Why do I love teaching PE?

Last week I spent 2 days at an in-service learning about a new program that we will be implementing in our school’s PE department.  While I won’t go into detail about the program (mostly because I don’t hold rights to the program and have no desire to get sued), one thing the program’s designer said really struck home for me.  He mentioned that he is a certified trainer who gets paid to teach grown-ups the same principles good PE teachers teach their students every day.  Erin, are you saying that everything I need to know about getting and staying fit and healthy I learned in PE class?  Absolutely!

When it’s all said and done, there is no complicated formula one needs to memorize in order to get fit.  So what do you need to know?  I’m glad you asked.

There are 5 basic components to health related fitness: cardiorespiratory endurance, muscular strength, muscular endurance, flexibility and body composition.  Cardiorespiratory endurance is the ability of your heart and lungs to work together to get oxygen to your muscles over a sustained period of time.  If your heart beats faster and you breathe harder for a long time, you are improving your cardiorespiratory endurance.  Activities that improve your cardiorespiratory endurance include running, walking, dancing and biking.  Ideally, you want to keep your heart rate in your target heart rate zone.

Muscular strength is the ability of your muscles to produce maximum force.  Struggling to complete push-ups or to life a heavier weight?  It’s your muscular strength that you need to improve. If you max out around 8 repetitions for an exercise, then you are working on strength.  Muscular endurance is the ability of your muscles to work for an extended period of time.  Pick up a light pair of weights and hold your arms straight overhead.  This is a test of your muscular endurance; you don’t need much weight, but as your muscles continue to work and contract, you are improving your endurance.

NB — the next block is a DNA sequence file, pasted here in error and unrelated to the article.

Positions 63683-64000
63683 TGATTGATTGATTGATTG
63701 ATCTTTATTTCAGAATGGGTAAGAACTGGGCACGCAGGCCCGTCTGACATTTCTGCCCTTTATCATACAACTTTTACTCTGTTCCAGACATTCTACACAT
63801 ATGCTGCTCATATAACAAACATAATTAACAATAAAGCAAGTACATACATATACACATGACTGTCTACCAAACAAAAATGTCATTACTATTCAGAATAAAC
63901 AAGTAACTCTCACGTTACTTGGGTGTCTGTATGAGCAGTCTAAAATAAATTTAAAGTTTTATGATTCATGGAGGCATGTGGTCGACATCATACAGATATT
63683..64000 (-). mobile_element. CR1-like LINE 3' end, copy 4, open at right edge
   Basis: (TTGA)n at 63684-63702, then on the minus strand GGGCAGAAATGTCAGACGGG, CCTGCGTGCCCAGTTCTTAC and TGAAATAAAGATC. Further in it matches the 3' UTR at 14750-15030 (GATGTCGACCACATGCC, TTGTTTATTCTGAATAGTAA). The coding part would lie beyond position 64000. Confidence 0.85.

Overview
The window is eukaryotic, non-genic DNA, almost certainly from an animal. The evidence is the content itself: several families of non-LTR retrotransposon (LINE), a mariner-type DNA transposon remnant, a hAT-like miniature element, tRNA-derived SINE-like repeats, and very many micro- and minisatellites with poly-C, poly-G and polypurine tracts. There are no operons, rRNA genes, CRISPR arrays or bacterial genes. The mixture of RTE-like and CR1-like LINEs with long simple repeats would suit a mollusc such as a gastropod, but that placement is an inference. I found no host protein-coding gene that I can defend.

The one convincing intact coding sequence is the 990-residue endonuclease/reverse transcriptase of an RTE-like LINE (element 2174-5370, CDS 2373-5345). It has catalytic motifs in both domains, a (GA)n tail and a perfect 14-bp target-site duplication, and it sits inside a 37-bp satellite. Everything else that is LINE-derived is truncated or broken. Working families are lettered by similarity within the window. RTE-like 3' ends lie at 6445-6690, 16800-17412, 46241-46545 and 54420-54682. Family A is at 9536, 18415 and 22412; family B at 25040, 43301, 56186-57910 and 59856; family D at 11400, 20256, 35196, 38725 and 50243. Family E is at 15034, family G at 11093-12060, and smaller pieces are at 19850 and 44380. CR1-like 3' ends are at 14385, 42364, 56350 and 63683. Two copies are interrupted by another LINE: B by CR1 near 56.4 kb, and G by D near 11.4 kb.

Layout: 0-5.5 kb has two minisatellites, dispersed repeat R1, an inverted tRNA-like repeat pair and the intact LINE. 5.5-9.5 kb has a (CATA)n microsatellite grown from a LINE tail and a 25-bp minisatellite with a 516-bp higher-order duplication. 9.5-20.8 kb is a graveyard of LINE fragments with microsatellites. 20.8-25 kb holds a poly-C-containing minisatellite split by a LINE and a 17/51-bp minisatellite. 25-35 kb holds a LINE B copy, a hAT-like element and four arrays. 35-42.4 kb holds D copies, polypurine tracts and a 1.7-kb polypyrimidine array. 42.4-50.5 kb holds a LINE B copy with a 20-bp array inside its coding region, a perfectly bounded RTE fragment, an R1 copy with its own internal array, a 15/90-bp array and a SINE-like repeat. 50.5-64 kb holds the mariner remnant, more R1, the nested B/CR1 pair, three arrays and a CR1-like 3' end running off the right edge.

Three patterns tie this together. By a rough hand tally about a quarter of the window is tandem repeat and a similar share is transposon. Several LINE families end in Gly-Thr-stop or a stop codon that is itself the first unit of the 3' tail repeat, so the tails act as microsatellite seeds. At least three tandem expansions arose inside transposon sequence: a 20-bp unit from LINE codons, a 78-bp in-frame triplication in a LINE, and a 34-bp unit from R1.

Flexibility is the ability of a joint to move through an entire range of motion.  When I explain flexibility to my students I refer to how “stretchy” or “bendy” they are.  There’s a fabulous article about being flexible here (The author is my favorite writer- shameless plug).

The last component of fitness is one that many of us are concerned about but don’t know a lot about- body composition.  Body composition refers to the make-up of your body.  Everybody’s body is made up of lean mass (muscle, bones, blood, water, etc.) and fat mass.  Ideally, women will have a body fat percentage of 21-33%.  While many of us seek to decrease the amount of fat in our bodies, it is important to note that some fat is critical for survival; women with a body fat percentage of less than 21% are considered underfat.  In order to decrease fat percentage and increase lean mass one should focus on improving muscular strength, muscular endurance and cardiorespiratory endurance.  By increasing strength and endurance, it is possible to build lean muscle and burn more calories.

Trainers make money by teaching their clients these basic fundamentals of health related fitness.  I teach my students this information for free.  My advice?  Seek out a great PE teacher and he or she will show you the path.

Posted on October 31, 2012 at 7:44 pm

Written by

Erin Lumpkins

Erin Lumpkins is a true Blue Michigan Wolverine! She has been a health and physical education specialist for the past 10 years. Erin graduated from the University of Michigan – Ann Arbor with degrees in athletic medicine, physical education and health education. Currently, she is working to complete a master’s in public health with a concentration in global and community health. As part of the program, she studied at University of Oxford and conducted research on obesity. She is an avid health and fitness enthusiast. She has completed 3 marathons and is addicted to Zumba and belly dancing! She looks forward to sharing her experiences and your stories, so ladies can make this fitness journey together. Follow her on twitter @1908erin.
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